The earliest known movie theatre in Beresford was the Idle Hour, which operated as early as 1909, with Johnnie B. Maher being one of its proprietors. It was reported to have been quite popular at one time. In early January of 1911, Mr. Maher reacquired the theatre and showed attractive programs in an effort to regain the theatre's earlier popularity. During each show, Mr. Maher presented three film reels of a thousand feet each; but, he did not show the illustrated song parts, which were regarded to be of little interest. In early February of 1911, the Idle Hour presented its last film. The theatre probably would have continued if the room had not been leased to August Rasmussen for the purpose of starting an auto repair shop.
On May 15, 1911, Johnnie B. Maher opened the first show at his new movie house, which he called the Jewel Theatre. The first night presented Mr. Maher with technical glitches; but, Mr. Maher was more annoyed by these than the audience was. Two shows were presented at 8 and 9 o'clock each evening. The new theatre attracted good-sized crowds despite a less than ideal location, which made it difficult to assemble the crowds by the call of the phonograph.
A man named Mr. Brennan took over the operation of the Jewel Theatre. When it was closed for repairs in October 1911, it was moved from its old location to the opera house. The opera house was used for showing motion pictures whenever the meeting place was not being used for other purposes. In November of 1911, the management of the theatre secured the films of Buffalo Bill's Wild West Show; and, admission for those shows was fifteen and twenty-five cents.
From 1921 until 1940, Mr. E. W. Kundert and Mrs. M. B. Ryan formed one of Beresford's oldest business partnerships when they owned and operated the Empress movie theatre for about nineteen years.
On January 16, 1923, Mr. Kundert and Mrs. Ryan went on trial as a result of operating their movie theatre on Sunday evenings in violation of the Beresford city ordinance.
During the summer of 1940, E. D. Nash of Canton, SD purchased the Empress from Mrs. M. B. Ryan and E. W. Kundert. At the time of the purchase, Mr. Nash also owned two theatres in Canton, SD and was the former owner of a theatre in Clark, SD. Mr. Nash was an experienced theatre man and had once been a representative of Paramount Pictures. Mrs. Ryan retained ownership of the building; but, Mr. Nash purchased all of the theatre's equipment. After the showing of "Till We Meet Again," Mr. Nash closed the theatre for a number of weeks to rebuild the interior and to install new equipment. When it was reopened, it had a new name, the Vogue.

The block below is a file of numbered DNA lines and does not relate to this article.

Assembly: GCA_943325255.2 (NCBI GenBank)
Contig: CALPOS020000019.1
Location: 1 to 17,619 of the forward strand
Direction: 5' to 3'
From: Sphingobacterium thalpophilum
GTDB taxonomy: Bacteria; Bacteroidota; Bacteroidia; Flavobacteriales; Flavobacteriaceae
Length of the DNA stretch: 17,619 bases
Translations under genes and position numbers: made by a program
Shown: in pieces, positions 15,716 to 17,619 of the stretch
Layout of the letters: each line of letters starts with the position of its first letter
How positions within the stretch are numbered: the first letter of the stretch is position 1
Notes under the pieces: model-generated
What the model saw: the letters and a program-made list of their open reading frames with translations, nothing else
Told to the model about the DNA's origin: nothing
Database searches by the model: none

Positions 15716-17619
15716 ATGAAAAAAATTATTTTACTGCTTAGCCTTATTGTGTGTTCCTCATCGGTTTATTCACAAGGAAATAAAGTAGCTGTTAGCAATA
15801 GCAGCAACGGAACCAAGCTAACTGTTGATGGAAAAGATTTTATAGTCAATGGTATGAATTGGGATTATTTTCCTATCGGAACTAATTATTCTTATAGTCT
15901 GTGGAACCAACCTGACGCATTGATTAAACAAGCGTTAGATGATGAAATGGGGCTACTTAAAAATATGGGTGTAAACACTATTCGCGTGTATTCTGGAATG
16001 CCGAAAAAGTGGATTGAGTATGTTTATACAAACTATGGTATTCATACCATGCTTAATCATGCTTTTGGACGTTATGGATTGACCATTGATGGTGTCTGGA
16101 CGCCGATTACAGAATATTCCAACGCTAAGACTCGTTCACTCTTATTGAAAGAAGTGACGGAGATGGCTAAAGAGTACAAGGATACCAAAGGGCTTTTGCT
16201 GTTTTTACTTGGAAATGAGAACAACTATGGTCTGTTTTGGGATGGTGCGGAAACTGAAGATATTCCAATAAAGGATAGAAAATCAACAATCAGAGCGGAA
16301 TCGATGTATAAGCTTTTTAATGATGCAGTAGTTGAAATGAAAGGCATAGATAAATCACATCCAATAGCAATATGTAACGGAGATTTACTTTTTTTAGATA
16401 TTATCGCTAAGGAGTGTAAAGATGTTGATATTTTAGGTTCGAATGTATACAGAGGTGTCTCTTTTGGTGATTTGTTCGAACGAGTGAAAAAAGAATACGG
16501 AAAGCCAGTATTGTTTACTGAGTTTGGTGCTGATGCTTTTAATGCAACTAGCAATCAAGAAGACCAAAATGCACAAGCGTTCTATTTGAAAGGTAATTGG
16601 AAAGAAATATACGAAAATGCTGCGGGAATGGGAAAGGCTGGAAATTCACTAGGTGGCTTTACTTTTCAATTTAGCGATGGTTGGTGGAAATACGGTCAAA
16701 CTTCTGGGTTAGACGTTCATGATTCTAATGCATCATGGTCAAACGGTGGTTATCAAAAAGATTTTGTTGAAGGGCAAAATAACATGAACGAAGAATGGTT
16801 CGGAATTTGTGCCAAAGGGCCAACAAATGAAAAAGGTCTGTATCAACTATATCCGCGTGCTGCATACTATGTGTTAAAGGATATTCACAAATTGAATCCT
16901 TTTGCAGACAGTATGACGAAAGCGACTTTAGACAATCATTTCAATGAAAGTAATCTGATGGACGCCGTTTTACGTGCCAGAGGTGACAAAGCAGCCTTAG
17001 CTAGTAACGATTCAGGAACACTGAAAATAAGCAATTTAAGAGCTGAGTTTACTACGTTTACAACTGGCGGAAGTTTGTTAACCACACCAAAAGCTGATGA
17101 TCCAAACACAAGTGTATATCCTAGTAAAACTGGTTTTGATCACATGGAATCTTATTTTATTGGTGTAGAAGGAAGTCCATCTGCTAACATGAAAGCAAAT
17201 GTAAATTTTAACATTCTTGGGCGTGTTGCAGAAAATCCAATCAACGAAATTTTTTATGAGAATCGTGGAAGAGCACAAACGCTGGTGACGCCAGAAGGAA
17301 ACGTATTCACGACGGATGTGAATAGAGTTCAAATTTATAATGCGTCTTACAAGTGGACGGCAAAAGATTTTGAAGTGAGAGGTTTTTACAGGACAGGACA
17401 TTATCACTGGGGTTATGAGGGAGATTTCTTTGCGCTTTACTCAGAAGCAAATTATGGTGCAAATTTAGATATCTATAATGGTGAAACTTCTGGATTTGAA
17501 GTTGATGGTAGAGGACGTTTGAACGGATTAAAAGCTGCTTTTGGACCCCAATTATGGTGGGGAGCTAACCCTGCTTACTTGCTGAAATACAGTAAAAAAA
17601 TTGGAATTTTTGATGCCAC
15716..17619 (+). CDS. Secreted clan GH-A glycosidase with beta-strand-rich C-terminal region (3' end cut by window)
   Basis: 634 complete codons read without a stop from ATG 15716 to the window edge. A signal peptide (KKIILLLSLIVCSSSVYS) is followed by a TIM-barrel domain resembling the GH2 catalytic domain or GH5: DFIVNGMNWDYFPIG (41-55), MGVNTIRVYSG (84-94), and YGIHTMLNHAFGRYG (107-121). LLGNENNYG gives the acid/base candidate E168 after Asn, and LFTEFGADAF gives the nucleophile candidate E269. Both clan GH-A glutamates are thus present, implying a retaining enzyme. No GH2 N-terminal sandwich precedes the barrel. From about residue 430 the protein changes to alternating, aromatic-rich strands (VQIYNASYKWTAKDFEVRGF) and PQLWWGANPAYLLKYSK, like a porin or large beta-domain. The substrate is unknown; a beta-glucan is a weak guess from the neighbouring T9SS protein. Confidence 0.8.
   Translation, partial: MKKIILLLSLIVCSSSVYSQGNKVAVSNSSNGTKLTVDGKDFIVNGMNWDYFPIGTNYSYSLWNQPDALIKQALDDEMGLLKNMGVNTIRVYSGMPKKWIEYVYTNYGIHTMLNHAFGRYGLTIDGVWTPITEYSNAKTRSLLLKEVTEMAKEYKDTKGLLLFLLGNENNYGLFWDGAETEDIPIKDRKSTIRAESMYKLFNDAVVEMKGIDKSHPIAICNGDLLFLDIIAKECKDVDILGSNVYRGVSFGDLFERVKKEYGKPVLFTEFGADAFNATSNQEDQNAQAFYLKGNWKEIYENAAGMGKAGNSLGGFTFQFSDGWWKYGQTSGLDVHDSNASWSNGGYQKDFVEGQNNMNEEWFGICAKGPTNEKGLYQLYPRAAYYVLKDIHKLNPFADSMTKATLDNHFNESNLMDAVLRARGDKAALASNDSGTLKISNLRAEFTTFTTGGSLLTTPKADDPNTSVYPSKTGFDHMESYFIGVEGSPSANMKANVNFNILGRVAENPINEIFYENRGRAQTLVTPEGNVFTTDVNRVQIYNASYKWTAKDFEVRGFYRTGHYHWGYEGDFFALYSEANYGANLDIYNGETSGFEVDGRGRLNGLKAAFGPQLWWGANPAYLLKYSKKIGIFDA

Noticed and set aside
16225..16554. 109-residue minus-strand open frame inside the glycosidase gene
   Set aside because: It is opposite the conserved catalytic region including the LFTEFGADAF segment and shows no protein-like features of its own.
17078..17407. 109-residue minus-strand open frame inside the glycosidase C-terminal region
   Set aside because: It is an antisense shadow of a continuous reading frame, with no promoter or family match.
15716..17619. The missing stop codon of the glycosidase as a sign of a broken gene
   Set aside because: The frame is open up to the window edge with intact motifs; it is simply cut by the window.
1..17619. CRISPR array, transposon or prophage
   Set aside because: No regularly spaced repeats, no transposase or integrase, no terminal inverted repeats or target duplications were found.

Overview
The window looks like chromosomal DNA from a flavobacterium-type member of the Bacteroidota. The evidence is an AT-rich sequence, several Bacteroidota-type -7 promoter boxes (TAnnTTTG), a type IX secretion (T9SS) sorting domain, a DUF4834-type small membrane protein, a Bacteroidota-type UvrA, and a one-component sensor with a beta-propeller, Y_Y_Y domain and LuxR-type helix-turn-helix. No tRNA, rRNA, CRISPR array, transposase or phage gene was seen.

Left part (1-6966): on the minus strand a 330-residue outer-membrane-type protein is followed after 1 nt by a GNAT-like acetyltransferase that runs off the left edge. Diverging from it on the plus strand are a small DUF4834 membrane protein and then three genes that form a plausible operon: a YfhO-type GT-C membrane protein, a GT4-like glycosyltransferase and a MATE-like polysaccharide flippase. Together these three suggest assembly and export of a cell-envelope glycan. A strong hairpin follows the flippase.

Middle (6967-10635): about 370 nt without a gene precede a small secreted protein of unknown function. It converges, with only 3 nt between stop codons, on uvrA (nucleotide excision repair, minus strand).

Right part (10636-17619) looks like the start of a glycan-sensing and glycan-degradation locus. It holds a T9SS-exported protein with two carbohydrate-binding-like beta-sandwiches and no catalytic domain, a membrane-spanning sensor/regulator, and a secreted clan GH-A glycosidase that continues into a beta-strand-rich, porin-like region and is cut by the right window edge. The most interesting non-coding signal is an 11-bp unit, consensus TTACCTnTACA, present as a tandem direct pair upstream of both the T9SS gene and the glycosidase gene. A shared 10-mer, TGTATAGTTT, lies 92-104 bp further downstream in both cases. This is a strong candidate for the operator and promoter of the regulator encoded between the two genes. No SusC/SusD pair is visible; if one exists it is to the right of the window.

During the summer of 1940, the community was surprised to learn that the old Empress theatre had been sold by the partnership of Mrs. M. B. Ryan and E. W. Kundert to Mr. E. D. Nash of Canton, SD. Mr. Nash and Mr. Sorensen became the new co-owners of the theatre; and for a number of weeks, the two closed the theatre to completely renovate and refurnish the entire building, and to install the latest projection and sound equipment of the time. Also, the floor was sloped to allow four inches of vision over the person in front. The theatre was renamed the Vogue; and, it opened for the first time on August 31, 1940 with the film, "The Boys From Syracuse."
On April 10-12 of 1947, the Vogue gave Beresford movie-goers a thrill when it showed a Zane Grey picture called "Code of the West." The film was of special interest to Beresford residents; because, it featured an actress named Debra Alden, whose real name was Shirley Fedderson. She was the daughter of a former Beresford resident named Tony Fedderson, who had once operated a clothing store at the site where the Vogue Theatre was later located. Tony eventually moved to Kansas City where Shirley was born. "Code of the West" marked Shirley Fedderson's screen debut.
In February of 1950, Axel Sorensen spent two weeks installing 3-D equipment to show a 3-D film on February 25-27 of 1950. Special permanent optician's glasses were used to view the movie; and after the show, the glasses were sterilized for use by patrons during the next show.
After the theatre was permanently closed, it stood unused for a number of years. In 1988, Union County hired D. Christensen to tear down the old movie theatre. He started in December 1988, doing all of the work by hand. And, he finished the work by probably the end of February 1989.